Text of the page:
Mayor Rahm Emanuel said Monday his 17-year-old son was on his cellphone with a college counselor when he was attacked from behind by two unarmed men on the Ravenswood street where the mayor lives.
Emanuel was tight-lipped about the Dec. 19 mugging, except to say that it unmasked “blind spots” in security on his block that the Chicago Police Department needs to address.
“Zach is doing fine. I can’t say that about his parents. But he’s doing fine. And that tells you something about the resilience of teenagers,” the mayor said.
“You have a role to play as a press and I get that. I have a role to play as — not just the mayor, but also as a father. So, I hope you respect his privacy as a teenager. … But he is good and, to be honest, it’s also good that we had time as a family together” while on vacation in Chile.
The mayor said the unidentified college counselor on the other end of the cellphone at the time of the attack “heard stuff.” But Emanuel stopped short of characterizing the counselor as a “witness.”
“I’m gonna try to balance your desire and your responsibility and your job to ask questions. … And I’m also gonna try to do this also in a way that’s respectful of him. He’s a teenager, and he’s a minor. He has some privacy. He was on the phone with his college counselor. They obviously heard stuff,” he said.
Last week, Police Supt. Garry McCarthy said his office would review security at the mayor’s home — and, presumably, of Emanuel’s wife and three teenaged children — “to see if there’s a way to improve it.” McCarthy said he would also take another look to make certain the right officers were assigned to the mayor’s security detail.
But McCarthy bristled at a reporter’s question about how his officers might have been better positioned at the mayor’s house.
“The officers are sitting on the mayor’s house. … They are not sitting on the mayor’s neighborhood,” the superintendent said.
On Monday, Emanuel agreed that the attack unmasked a security weakness. But with less than two months to go before the mayoral election, he was careful not to ask for special favors.
“As it relates to either my or my family’s safety, I want you to know that we are fortunate — not only with this job, but also with what the public provides us,” the mayor said.
“Obviously, Garry McCarthy has addressed this. There are some blind spots and they’re gonna address it from a safety on the block — not the safety of the house [issue] for us. And I’ll leave that to them to do because that’s their job to do. But it’s their job to do it for everybody in the city — not just us.”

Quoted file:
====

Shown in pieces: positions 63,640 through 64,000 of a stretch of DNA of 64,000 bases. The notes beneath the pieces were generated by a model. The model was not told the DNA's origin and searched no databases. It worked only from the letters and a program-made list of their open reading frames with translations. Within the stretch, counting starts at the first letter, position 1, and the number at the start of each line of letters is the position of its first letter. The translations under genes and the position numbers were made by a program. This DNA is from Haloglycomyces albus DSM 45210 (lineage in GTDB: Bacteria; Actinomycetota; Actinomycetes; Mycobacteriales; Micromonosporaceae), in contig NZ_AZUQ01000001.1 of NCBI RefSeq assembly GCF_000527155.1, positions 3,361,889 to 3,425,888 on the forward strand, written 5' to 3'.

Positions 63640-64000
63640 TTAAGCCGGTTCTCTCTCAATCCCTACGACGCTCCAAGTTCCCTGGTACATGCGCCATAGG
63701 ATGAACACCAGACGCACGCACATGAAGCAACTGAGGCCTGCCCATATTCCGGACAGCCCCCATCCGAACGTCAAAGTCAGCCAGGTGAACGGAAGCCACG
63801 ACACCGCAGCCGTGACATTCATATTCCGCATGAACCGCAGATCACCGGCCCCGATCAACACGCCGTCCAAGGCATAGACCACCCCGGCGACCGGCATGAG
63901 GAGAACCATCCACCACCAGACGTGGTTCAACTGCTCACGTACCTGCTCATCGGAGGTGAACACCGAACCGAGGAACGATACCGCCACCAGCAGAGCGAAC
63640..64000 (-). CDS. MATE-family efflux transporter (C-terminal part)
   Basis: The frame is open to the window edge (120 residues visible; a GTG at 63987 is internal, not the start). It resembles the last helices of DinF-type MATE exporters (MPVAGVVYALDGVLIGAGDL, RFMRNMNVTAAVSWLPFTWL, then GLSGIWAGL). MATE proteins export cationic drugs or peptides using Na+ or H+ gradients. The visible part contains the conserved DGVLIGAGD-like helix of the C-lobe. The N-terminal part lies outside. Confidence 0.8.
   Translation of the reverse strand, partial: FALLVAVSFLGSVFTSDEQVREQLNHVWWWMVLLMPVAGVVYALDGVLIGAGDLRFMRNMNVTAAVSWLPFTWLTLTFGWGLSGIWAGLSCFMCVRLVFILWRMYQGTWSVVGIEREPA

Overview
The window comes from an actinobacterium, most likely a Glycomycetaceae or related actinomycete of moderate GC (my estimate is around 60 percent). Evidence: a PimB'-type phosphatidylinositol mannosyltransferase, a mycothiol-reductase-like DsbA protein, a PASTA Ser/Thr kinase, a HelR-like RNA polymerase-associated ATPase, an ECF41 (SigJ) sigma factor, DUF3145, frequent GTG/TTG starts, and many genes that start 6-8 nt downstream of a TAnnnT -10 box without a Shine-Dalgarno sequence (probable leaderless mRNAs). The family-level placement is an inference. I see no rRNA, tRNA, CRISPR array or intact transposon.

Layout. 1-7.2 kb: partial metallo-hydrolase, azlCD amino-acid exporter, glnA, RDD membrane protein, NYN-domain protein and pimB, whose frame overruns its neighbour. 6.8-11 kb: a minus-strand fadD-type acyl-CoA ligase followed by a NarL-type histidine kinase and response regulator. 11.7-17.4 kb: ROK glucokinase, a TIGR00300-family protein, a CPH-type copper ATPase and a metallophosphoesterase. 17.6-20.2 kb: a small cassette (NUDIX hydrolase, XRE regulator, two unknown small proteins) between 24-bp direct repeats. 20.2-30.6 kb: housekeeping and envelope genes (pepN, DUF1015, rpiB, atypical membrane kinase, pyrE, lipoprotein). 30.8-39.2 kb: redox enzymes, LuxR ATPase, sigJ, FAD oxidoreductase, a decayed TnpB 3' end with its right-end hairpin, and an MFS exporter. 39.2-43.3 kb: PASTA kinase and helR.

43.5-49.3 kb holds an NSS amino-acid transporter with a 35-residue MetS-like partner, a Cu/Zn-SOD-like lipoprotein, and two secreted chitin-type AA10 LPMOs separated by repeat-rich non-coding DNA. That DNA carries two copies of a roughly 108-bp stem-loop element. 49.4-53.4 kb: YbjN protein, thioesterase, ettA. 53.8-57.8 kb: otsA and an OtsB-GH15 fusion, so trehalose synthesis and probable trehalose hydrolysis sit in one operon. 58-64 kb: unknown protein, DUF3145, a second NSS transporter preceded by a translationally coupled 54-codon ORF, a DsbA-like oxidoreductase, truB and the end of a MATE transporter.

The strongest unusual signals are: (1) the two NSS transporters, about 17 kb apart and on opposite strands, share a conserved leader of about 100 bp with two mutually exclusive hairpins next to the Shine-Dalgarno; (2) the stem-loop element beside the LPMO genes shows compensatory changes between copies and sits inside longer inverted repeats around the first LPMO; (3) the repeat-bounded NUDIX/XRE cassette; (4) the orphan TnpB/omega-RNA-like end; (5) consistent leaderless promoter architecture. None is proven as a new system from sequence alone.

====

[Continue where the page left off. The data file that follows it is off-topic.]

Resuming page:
A copy of the police report, with the victim’s name redacted, contains only the most basic and previously reported details of the Dec. 19 “strong-arm” robbery without a weapon that rocked the Emanuel household before the family left for a Christmas vacation in Chile.
It states that two male offenders between the ages of 18 and 20 — both roughly 5 feet 10 or 11 inches tall and wearing dark clothing — attacked Zach Emanuel from behind as the mayor’s teenaged son was talking on a cellphone while walking northbound in the 4200 block of North Hermitage, where he lives.
The weapon used was described as “hand/feet/teeth/etc.” Zach Emanuel was attended at his residence by a personal physician for a laceration and blunt force trauma to the mouth and face,” according to the report.
No arrests have been made in connection with the mugging of the mayor’s son.
“Offender #1 placed his arm around the victim’s neck in a rear choke hold, at which point Offender #2 struck the victim about the face with a closed fist, knocking the victim to the ground,” said the police report, released to the Chicago Sun-Times in response to a Freedom of Information request.
“The victim subsequently dropped his cellphone to the ground, at which point the offenders took the cellphone and patted him down. The offenders then asked the victim, ‘What else you got?’ The offenders then forced the victim to enter his security code to unlock the phone. The offenders then fled southbound on Hermitage on foot.”
Immediately after the mugging, aides described the mayor as “crestfallen” about the attack on his son.
On Monday, the mayor thanked Chicagoans who had expressed concern about Zach’s condition. But the mayor’s demeanor can only be described as dispassionate — so much so that he launched into a discussion of, what he calls the “four P’s” needed to fight crime: prevention, parenting, policing and penalties.